youth volunteer experience
In the province of Ontario, secondary school students must spend a minimum of 40 recorded hours of community involvement to obtain a diploma. High school students search for opportunities online that can help them achieve this goal by scouring the internet for placements. While most organizations post openings online, there is no source of truth for connecting with every single opportunity available while on the go.
Scouring multiple websites creates a lag between students and their goals as they spend more than necessary time searching for a placement that suits their individual constraints.
While researching existing solutions to help students get their hours, I studied volunteer websites that focus on placements in Ontario. Websites such as SparkOntario.ca allow students to search placements using primary and secondary filters, and show versatility by interchangeable interface between list and map view for ease.
However, there were no corresponding mobile applications for searching placements. This opened up an opportunity for a potential mobile application product catering to youth volunteers. Synthesizing the information I collected from my research as well as through user interviews, I distilled my data down to three high-level problems to solve for:
Placements were not meaningful enough leading the youth to feel less fulfilled at the end of their shift, therefore, reducing their motivation to continue past required hours
Students sometimes lost credited hours because manual recordings were misplaced or entered incorrectly causing frustration and leading to repeat hours
Some organizations don't take youth volunteers seriously and have them fill out paperwork or sit instead of letting them do fieldwork which leads to poor experiences
My proposed solution helps the youth search for all available volunteer placements in one spot while filtering results according to their personal interests and constraints. The youth can then use the application to track their volunteer hours digitally, thus, reducing administrative errors in recording volunteer hours. In addition to being a one-stop shop, GoodGivr enables an accountability system using volunteer reviews for every organization a volunteer has provided their time to.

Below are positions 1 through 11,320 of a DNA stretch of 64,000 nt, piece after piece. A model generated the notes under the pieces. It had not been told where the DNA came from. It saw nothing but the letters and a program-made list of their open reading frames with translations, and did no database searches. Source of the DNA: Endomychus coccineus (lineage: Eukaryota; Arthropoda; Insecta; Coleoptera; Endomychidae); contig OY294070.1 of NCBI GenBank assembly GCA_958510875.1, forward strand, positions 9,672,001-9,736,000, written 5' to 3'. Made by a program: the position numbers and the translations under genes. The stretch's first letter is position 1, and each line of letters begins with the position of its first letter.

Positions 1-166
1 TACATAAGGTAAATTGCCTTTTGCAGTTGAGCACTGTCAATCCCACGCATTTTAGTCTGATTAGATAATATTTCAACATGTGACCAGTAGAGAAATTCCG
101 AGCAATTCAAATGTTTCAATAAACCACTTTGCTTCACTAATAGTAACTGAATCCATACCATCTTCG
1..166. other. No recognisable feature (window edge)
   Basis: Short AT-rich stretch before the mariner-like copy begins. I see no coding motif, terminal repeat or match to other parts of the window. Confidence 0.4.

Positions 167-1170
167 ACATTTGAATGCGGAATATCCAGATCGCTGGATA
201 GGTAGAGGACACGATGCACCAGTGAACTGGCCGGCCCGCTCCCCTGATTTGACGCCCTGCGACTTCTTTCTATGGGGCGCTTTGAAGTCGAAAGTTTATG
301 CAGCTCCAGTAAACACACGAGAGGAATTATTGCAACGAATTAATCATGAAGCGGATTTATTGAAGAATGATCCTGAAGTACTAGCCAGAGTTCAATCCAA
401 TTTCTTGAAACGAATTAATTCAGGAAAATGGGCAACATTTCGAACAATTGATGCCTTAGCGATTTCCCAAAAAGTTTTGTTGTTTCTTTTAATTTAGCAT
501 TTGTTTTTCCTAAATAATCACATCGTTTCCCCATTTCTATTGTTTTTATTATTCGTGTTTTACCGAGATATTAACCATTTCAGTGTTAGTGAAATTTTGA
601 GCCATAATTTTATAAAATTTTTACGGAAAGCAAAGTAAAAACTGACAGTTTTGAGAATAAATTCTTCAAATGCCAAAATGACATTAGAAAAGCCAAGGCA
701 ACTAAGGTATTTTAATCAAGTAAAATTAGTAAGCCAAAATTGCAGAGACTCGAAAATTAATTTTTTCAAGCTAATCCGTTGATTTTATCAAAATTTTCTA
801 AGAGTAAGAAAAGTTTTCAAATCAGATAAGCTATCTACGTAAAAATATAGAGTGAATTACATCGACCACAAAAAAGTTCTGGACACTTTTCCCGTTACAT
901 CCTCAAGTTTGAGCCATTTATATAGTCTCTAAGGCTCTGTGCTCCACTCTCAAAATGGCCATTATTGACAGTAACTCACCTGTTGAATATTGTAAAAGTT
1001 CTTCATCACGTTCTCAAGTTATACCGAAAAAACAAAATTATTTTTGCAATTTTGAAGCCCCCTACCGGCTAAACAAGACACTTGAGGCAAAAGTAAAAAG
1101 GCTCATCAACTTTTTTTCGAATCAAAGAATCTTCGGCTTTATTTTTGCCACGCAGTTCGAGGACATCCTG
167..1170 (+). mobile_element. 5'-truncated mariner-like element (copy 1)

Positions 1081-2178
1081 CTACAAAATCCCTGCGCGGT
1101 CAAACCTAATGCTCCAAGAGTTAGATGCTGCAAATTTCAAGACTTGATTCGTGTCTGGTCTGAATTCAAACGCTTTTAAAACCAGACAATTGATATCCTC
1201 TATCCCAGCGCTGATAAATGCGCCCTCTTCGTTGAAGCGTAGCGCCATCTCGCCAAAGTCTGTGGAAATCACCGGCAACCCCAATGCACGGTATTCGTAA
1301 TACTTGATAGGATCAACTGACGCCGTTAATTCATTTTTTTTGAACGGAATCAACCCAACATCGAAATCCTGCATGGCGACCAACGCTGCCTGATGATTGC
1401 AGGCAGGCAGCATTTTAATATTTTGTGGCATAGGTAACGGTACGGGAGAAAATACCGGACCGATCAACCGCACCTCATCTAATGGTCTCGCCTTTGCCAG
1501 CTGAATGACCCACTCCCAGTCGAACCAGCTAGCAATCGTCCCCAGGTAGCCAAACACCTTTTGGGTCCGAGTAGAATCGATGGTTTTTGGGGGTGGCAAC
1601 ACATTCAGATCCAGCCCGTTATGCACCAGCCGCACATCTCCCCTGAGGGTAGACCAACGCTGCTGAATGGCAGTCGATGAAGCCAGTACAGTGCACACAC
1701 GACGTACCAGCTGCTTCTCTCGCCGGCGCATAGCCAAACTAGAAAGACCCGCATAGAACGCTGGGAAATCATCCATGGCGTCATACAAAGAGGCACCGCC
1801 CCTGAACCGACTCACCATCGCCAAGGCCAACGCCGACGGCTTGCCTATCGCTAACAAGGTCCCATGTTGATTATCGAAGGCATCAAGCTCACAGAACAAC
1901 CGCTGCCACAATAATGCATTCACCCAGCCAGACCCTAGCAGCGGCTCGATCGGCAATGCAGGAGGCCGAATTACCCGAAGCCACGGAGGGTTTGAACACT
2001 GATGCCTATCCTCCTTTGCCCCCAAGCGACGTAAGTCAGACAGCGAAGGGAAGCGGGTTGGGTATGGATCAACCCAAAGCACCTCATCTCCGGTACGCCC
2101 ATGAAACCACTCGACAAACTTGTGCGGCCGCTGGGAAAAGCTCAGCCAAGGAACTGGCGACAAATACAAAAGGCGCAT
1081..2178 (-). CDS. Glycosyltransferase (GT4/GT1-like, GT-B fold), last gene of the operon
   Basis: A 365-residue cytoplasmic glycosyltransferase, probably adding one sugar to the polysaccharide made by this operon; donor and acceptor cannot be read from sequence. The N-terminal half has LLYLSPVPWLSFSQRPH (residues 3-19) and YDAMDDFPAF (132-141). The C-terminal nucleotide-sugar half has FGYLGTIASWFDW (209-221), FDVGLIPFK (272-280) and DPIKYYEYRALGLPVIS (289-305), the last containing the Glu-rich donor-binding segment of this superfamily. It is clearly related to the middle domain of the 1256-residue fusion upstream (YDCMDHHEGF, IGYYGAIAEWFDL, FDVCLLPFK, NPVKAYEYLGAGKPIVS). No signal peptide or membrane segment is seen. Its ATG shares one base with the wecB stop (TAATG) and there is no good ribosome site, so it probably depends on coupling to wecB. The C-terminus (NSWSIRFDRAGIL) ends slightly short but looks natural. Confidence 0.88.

Constraints for this project include designing GoodGivr from two different perspectives: one from the volunteer's perspective, another from the perspective of the organization to make this prototype a functional communication system.
Here are the design solutions I focused on:
New suggestions every week keep the user informed about opportunities they will like when they’re available. All suggestions are relevant to the user’s preferences to help save time wasted in searching for the right opportunities.
Details for each initiative include external contact links, the ability to read reviews from previous volunteers, and saving the placement for later.
Users can view the details of each of their active placements by tapping on the arrow to expand. They can see information like number of hours volunteered and available, the durational nature of the placement, and contact buttons to contact the organization directly.
To find further details such as a form with all recorded hours, they can tap the card and access the information there.
Users can access review written by other volunteers on the page with placement details.. They also have the option of writing their own reviews under their active initiatives on their volunteer tab.
In my research, I conducted 4 interviews online and over-the-phone with adolescents aged between 15-18 to examine their process from discovery to execution when it comes to finding the right volunteer placement. I hoped to discover answers to the following questions:
1. What today's youth understands by the term 'volunteering' and what it means to them
2. How their volunteering experiences have shaped their attitudes towards volunteering